Home / 1917 - Month by month / Russian revolution timeline – From February revolution to Lenin’s ‘April Theses’

Russian revolution timeline – From February revolution to Lenin’s ‘April Theses’

February 1917

Throughout the course of 2017, we will update a monthly timeline, beginning here with February 1917, when the revolution began.

Dates are given in the old style Julian calendar used in Russia at the time. This was 13 days earlier than the Gregorian calendar (adopted in Russia in 1918).

Conditions in Russia are horrific, with extreme and widespread poverty. The dictatorial monarchy under Tsar Nicholas II pursues its ruinous part in the first world war as an ally of British and French imperialism. The war would claim twelve million Russian casualties (killed, wounded or captured). War-related industry drew millions of peasants into the factories – the workforce in Moscow grew by a tenth every year of the war, and that of Petrograd, the Russian capital, by 20% a year.

On 9 January 1917, 150,000 workers demonstrate in Petrograd, 30,000 in Moscow, 14,000 in the Baku oilfields, and 10,000 in Kharkov, Ukraine, to commemorate the anniversary of Bloody Sunday, the massacre of protesters which triggered the revolution of 1905. Strikes, protests and food-queue riots escalate throughout January and February.

Bolshevik Party membership has risen to over 20,000 by early February, but its main leaders are in prison or exile: Vladimir Ilyich Lenin and Grigory Zinoviev in Zürich, Switzerland; Alexandra Kollontai and Nikolai Bukharin in New York City – as was Leon Trotsky (not yet a member of the Bolsheviks).

February 1917

19: The tsar’s regime announces food rationing.

23: On international women’s day (8 March in the Gregorian calendar), 7,000 low-paid women textile workers – many of whose brothers, husbands and sons had been conscripted into the army – take to the streets of Petrograd demanding bread. By ten o’clock, 20,000 are on strike, 50,000 by midday. In the afternoon, men from engineering factories join in, taking the total number of strikers to over 90,000. The February revolution has begun.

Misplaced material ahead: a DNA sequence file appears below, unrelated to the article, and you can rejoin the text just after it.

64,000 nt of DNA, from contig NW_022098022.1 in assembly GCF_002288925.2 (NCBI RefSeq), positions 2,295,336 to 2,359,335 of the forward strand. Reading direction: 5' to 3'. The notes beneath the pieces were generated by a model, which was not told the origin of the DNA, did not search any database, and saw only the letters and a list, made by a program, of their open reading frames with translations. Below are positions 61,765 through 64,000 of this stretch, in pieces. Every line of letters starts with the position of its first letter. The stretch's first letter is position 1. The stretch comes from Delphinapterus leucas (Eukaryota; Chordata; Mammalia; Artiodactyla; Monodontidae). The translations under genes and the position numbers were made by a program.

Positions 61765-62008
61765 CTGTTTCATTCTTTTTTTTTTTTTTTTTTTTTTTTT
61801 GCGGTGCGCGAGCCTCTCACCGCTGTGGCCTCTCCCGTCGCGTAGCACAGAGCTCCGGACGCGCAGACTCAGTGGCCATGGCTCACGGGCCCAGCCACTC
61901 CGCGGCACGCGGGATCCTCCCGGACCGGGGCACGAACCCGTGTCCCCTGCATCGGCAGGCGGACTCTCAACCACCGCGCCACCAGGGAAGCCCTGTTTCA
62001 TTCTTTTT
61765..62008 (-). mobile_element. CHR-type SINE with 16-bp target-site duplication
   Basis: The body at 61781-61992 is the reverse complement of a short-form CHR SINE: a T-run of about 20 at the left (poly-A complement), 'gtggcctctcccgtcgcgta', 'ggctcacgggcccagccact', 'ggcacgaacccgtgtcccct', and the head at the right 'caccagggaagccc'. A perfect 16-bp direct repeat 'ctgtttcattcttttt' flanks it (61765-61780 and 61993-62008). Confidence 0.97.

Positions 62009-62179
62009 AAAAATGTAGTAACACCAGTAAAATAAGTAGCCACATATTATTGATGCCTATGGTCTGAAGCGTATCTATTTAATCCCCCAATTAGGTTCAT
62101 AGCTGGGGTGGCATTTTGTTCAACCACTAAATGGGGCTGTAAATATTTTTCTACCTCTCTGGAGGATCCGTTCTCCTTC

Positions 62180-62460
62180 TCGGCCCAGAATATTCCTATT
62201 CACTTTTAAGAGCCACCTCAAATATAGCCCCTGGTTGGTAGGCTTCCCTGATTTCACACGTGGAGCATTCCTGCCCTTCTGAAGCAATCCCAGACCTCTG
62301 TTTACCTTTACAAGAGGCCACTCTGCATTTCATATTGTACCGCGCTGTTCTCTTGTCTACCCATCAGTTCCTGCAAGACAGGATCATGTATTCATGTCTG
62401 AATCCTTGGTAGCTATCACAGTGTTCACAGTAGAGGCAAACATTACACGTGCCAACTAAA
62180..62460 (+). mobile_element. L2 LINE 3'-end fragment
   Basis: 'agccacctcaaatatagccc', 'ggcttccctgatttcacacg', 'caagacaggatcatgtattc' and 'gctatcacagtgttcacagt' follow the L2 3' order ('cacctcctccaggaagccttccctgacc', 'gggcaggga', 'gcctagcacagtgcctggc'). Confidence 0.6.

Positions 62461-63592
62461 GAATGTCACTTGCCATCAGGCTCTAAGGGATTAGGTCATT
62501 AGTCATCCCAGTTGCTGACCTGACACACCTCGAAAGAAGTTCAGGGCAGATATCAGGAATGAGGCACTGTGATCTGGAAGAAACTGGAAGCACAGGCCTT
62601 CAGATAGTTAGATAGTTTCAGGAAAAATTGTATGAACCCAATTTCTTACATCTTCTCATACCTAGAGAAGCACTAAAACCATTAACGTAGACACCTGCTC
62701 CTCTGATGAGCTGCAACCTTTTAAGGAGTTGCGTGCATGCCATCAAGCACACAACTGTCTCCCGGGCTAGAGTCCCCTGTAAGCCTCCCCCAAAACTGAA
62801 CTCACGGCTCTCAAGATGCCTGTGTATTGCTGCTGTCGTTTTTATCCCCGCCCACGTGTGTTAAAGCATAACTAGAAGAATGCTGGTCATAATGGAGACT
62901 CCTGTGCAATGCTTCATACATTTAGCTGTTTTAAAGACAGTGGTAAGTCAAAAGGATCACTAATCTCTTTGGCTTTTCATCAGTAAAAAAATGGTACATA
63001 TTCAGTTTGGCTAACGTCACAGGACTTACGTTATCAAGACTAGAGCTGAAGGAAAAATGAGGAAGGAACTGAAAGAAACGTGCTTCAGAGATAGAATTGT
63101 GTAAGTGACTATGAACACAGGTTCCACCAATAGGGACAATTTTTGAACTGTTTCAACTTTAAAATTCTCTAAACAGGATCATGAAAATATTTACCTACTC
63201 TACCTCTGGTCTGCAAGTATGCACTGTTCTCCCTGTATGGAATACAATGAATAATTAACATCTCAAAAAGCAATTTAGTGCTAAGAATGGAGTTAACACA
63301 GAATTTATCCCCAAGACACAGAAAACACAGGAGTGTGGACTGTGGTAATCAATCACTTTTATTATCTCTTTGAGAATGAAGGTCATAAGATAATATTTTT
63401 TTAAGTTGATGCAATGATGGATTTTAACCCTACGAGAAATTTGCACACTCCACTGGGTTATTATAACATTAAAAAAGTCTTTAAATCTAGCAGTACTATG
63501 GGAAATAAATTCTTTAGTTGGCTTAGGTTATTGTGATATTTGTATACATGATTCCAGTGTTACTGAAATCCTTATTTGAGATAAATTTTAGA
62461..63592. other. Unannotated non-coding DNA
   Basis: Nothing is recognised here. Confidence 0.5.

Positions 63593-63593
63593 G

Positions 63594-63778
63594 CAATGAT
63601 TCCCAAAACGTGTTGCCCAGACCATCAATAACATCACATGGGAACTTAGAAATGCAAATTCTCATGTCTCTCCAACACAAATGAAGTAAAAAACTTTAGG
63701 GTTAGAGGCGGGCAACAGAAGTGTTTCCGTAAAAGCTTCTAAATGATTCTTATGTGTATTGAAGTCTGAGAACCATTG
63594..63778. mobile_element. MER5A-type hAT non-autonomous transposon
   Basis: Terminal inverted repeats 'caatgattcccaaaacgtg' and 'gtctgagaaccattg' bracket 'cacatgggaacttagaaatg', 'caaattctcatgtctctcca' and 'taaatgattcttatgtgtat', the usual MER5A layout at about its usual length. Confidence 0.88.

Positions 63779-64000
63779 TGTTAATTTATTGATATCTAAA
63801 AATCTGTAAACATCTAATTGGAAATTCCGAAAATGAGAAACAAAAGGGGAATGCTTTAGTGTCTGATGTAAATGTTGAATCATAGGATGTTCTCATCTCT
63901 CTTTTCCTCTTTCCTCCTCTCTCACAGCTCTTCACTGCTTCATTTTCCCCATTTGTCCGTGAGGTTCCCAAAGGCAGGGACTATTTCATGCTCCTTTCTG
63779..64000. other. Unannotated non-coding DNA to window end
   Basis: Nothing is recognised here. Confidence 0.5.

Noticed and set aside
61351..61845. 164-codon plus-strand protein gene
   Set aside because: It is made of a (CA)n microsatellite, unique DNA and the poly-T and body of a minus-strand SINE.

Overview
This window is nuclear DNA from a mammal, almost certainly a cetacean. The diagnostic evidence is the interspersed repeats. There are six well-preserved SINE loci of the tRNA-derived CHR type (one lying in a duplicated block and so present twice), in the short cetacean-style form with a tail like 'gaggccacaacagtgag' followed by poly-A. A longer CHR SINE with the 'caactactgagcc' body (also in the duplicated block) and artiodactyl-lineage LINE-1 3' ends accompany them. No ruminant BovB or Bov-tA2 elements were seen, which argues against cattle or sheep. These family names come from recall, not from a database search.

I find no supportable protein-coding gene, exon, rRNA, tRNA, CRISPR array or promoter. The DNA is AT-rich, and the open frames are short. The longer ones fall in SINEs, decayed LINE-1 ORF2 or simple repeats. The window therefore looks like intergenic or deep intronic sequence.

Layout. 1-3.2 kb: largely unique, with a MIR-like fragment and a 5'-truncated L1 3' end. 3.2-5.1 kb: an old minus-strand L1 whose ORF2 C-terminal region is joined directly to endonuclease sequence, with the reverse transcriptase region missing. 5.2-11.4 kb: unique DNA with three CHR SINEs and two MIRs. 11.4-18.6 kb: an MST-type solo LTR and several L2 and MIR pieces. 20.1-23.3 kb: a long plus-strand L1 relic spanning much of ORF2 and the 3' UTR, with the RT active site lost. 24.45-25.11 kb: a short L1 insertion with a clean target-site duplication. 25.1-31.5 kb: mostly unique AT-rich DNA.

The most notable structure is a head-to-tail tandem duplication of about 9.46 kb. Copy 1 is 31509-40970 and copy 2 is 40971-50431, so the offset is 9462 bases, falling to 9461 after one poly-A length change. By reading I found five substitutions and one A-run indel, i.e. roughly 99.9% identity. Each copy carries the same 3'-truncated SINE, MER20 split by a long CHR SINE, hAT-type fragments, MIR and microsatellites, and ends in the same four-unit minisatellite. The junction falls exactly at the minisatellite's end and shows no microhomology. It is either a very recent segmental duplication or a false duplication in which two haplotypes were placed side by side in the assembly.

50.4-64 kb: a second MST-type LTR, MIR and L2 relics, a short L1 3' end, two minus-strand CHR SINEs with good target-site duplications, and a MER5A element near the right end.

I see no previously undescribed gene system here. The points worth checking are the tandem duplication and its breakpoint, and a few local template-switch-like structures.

24: Strikes escalate, with 180,000 now out in the capital. To the demand for bread, calls are added for an end to war and authoritarian rule. The tsar calls in the police, a paramilitary force which, alongside Cossacks, numbers 12,000.

25: The strike swells to 240,000, including 40,000 engineering workers from the giant Putilov factory. Smaller workplaces are shut down, shops close, trams stop. University and high-school students join the protests. The police are beaten back as Cossacks and soldiers waver – not always backing the police, not yet won over to the movement.

26: A Sunday. Petrograd city centre is under military occupation, yet the workers continue to assemble. The tsar has ordered that the movement is put down by force – around 1,400 people are killed in the course of the week. Police conduct mass arrests of political/worker activists.

27: Mutinies begin at seven o’clock in the morning when troops from the Volynsky regiment refuse to be deployed against the protesters. They call on other barracks for support. Soldiers disappear into the crowds, taking their weapons with them. Armoured cars fly red flags. Political prisoners are released. There are now 400,000 workers on strike, and 150,000 troops have mutinied. Workers in Moscow strike and demonstrate. The Petrograd Soviet (council) of Workers’ and Soldiers’ Deputies is formed – dominated by the Mensheviks and Social Revolutionaries, with the Menshevik, Nikolay Chkheidze, appointed leader.

28: The Moscow Soviet is formed during the citywide uprising. The first issue of Izvestia (News), the journal of the Petrograd Soviet, is published. The Duma (the now powerless tsarist-era parliament) and the Petrograd Soviet meet to try to work out a way forward. The tsar attempts to return to his palace on the outskirts of Petrograd, but his train is diverted by railway workers – the 300-year Romanov dynasty hits the buffers in a railway siding in Pskov. But a question hangs in the air: who holds power, the old tsarist establishment, the landlord/capitalist class, the liberals and right-wing social democrats, or the rising revolutionary masses?

March 1917

Dates are given in the old style Julian calendar used in Russia at the time. This was 13 days earlier than the Gregorian calendar (adopted in Russia in 1918).